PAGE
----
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Personal Budget Calendar

Budgeting and keeping track of bills can be difficult and it’s easy to forget about paying a bill if it’s not right in front of you!  To make things easier, we’ve created a budget calendar where you can mark down due dates for things such as rent and utilities. It’s an easy way to help keep you organized, and we’ve even created a set of color coding instructions for you to follow.  You can use anything colored you like to help you fill out your calendar and track when your expenses are due, but we suggest yard sale stickers or bingo markers. However, markers, crayons, or even colored pencils will work fine depending on how you want to mark things down.  A colored dot may be enough of a reminder for some, and others may want to include the cost.

  • Rent/Mortgage
  • Utilities
  • Groceries
  • Cell Phone Bill
  • Subscription Services
  • One Off Bills (Co-pay, insurance, trash, etc.)
  • Extras (Vacations, family activities, events, etc.)


Once you’ve given our calendar a try, please share below!  Let us know how it’s working for you and if you’ve made any personal adjustments.  And, if you’re on social media, snag a picture of it in use and use the hashtag #renafimybills to let everyone know how great you’re doing and how we can help!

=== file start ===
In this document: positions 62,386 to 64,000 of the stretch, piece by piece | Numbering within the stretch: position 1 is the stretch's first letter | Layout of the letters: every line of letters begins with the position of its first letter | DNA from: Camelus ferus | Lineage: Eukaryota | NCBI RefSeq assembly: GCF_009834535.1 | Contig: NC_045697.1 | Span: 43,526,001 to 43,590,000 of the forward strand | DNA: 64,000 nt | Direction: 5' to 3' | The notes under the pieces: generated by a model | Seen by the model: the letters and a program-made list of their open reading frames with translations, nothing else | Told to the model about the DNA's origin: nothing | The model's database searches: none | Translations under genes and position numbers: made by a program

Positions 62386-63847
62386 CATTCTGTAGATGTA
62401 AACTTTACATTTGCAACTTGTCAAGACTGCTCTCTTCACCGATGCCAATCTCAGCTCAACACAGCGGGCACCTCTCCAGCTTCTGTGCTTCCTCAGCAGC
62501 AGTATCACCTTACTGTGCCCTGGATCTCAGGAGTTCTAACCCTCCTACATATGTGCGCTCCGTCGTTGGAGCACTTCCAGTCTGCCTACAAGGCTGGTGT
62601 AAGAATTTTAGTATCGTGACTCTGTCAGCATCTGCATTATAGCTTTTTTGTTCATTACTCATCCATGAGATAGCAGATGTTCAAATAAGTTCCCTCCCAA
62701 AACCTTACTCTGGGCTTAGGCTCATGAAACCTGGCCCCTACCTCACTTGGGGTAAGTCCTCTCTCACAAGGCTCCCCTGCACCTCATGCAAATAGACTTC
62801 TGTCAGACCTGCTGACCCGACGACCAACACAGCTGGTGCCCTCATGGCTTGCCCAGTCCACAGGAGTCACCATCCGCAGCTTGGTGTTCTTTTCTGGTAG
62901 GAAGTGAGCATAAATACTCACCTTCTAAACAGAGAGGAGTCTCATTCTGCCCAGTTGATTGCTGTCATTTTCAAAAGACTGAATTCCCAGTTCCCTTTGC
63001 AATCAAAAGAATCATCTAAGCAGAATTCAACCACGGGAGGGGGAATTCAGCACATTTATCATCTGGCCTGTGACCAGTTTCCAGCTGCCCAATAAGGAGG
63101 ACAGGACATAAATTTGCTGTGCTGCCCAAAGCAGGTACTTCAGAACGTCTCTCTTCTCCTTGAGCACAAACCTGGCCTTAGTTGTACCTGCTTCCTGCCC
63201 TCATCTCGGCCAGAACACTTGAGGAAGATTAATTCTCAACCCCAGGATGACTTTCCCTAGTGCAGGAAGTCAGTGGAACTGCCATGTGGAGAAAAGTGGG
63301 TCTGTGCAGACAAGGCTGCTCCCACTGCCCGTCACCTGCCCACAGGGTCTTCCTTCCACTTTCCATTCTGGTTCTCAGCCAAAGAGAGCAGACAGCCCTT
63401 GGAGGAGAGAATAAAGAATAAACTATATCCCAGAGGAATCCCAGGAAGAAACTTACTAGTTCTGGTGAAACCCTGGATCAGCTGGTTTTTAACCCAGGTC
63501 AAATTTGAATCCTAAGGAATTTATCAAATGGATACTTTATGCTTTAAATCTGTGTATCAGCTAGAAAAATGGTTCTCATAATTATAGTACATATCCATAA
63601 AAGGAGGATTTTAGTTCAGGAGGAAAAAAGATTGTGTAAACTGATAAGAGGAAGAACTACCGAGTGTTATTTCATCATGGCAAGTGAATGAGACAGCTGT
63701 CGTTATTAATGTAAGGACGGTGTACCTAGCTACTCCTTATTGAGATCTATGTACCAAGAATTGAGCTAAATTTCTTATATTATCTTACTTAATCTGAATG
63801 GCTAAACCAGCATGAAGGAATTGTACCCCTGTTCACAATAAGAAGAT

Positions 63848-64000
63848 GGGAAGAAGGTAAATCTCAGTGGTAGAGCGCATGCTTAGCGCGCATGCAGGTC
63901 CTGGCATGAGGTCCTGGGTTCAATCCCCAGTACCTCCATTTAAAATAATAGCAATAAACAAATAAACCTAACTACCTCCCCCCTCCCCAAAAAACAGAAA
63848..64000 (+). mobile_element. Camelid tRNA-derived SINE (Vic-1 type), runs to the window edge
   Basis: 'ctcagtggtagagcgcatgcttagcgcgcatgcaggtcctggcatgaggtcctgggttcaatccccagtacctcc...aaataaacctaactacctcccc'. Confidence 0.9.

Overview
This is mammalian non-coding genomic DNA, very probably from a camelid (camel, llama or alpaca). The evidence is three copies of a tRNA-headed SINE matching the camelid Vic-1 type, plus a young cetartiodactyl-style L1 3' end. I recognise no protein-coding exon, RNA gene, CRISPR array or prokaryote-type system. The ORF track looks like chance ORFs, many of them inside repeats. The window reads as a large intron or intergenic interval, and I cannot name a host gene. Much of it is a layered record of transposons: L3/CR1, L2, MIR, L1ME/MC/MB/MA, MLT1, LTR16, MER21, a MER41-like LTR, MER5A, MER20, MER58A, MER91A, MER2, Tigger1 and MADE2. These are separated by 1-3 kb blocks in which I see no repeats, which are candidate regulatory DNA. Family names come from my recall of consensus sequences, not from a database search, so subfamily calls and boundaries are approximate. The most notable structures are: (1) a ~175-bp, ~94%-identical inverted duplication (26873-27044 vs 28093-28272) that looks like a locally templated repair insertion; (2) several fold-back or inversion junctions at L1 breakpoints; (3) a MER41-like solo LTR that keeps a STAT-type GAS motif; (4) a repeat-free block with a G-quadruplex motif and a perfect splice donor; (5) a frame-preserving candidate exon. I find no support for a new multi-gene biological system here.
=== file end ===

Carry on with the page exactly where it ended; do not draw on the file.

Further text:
You can get our calendar here!

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What Detroit Poverty Really Looks Like – My Story

My name is Achsha Jones, I’m a thirty-eight-year-old “Xennial” (Gen X/Millennial cusp), native and current Detroiter. This is #MyRenaFiStory. I have two daughters, twelve and six, and a fifteen-year-old stepson. In the last decade, I’ve filed for bankruptcy and divorce, remarried, had another child, changed careers twice, purchased a home and went broke. Telling the story of how my upbringing and experiences of almost four decades have brought me to my present state is complicated and lengthy so I’ll give you the Readers’ Digest version.

Growing up in 80s Detroit, I saw a lot; the city was heavily segregated and losing thousands of residents every year. There was an annual tradition of massive arson lasting up to a week that would begin on “Devil’s Night”, the night before Halloween where hundreds of buildings were set ablaze.


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